Asia has been one of the fastest-growing tourism source markets in the world, representing 30.2% of global outbound tourists in 2019 (the last year unimpacted by the pandemic). This percentage is expected to rise to 30.7% of global outbound tourists in 2025. Asia’s middle class is leading this growth, and destinations need to look at how they can attract this lucrative market.
The rise of Asia’s middle class has resulted in an increase in disposable income. Higher living standards are enjoyed by this market and now hundreds of millions of Asians have the means to travel overseas.
Wealth distribution and access to information has been key
The expanding middle class in Asia has positively impacted outbound tourist expenditure for many nations. China, Singapore, Japan, and India are leaders in terms of outbound tourist expenditure. The graph above shows the average international tourism spend per day from these countries. China is one of the most lucrative markets in this region. However, stringent lockdown measures are stopping many from travelling internationally in 2022, with many destinations waiting eagerly for Chinese travellers to return in their hordes.
Additionally, the increase in travel intermediaries within these nations has enhanced the availability of information regarding travelling internationally, and has played an important role in the rising number of outbound travellers as a result. As prospective travellers acquire more knowledge and information about destinations they find attractive due to greater access to information, demand for outbound travel grows. Travel intermediaries have utilised various media channels and advertising platforms to generate demand and increase access to information for the Asian market. For instance, Booking.com and Expedia use social media platforms to promote their offers and discounts, which increases overall choice.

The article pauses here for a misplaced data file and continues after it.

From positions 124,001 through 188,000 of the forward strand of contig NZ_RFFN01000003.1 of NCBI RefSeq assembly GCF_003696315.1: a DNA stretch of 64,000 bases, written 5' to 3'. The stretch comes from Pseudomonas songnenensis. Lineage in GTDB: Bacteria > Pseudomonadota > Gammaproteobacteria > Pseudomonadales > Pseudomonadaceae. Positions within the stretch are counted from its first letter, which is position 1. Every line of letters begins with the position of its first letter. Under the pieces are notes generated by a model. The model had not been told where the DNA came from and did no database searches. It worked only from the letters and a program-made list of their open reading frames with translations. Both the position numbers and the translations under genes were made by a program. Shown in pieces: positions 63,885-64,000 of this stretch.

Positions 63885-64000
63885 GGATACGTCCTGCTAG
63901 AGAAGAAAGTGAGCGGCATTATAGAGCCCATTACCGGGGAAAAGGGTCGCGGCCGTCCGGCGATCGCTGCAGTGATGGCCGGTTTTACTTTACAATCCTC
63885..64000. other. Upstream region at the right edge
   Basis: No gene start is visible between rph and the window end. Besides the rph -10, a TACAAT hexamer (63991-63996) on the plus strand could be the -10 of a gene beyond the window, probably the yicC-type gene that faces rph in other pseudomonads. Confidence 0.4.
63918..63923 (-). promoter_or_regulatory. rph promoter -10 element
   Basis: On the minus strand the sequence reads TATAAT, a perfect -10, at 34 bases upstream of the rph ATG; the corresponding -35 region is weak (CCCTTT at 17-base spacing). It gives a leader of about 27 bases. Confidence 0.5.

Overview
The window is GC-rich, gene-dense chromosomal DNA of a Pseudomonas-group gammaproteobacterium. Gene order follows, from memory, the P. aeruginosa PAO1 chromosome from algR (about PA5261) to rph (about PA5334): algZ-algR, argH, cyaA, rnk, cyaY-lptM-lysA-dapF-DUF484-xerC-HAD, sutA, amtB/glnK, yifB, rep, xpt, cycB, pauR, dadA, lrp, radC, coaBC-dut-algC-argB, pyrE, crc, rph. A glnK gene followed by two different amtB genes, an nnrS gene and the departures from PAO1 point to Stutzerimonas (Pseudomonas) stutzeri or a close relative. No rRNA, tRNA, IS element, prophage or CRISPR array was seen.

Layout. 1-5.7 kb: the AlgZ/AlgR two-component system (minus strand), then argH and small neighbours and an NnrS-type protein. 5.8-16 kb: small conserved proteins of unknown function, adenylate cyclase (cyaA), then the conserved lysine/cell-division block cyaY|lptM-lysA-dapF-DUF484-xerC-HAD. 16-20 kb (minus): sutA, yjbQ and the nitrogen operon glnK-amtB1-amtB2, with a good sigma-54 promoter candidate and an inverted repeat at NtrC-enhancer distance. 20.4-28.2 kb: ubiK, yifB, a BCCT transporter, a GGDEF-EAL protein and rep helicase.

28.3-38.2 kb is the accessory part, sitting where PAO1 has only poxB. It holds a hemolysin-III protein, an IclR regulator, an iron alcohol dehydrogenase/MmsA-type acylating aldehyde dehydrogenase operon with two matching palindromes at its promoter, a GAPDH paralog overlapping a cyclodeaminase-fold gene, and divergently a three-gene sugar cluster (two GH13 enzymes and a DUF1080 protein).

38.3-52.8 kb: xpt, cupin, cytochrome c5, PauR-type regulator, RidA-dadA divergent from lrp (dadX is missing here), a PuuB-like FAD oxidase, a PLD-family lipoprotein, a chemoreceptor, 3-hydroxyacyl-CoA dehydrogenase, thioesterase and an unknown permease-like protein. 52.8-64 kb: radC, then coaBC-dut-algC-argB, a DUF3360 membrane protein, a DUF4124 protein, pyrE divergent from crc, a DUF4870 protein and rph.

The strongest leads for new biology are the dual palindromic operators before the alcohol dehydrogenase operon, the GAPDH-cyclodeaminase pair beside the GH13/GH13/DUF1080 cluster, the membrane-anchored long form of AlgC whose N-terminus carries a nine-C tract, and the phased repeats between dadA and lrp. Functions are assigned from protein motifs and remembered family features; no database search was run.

Focusing on this market will accelerate post-Covid recovery
Destination marketing organisations across the globe must focus on the Asian middle class if they are not already. This will no doubt accelerate recovery and help to diversify their visitor base. According to GlobalData’s Q3 2021 Consumer Survey, 71% respondents from China and 54% of respondents from India said they typically take sun and beach holidays. This suggests that destination management organisations (DMOs) should heavily market their sun and beach offerings to Asian travellers within marketing campaigns.
Growing demand for international trips from this market has led to the formation of many low-cost airlines, as well as the worldwide direct route development of several premium carriers like British Airways and United airlines. The expanding GDP of several Asian nations, as well as the execution of various financial policies, will help to build economic stability and improve wealth distribution, which will continue to grow the region’s middle class.
Covid-19 has heavily impacted the global tourism industry in such a way that many small to medium-sized companies had to either shut up shop or lay off employees. To get these companies operating at maximum capacity once again, DMOs need to consider increasing their focus on targeting Asian countries and their middle-class communities.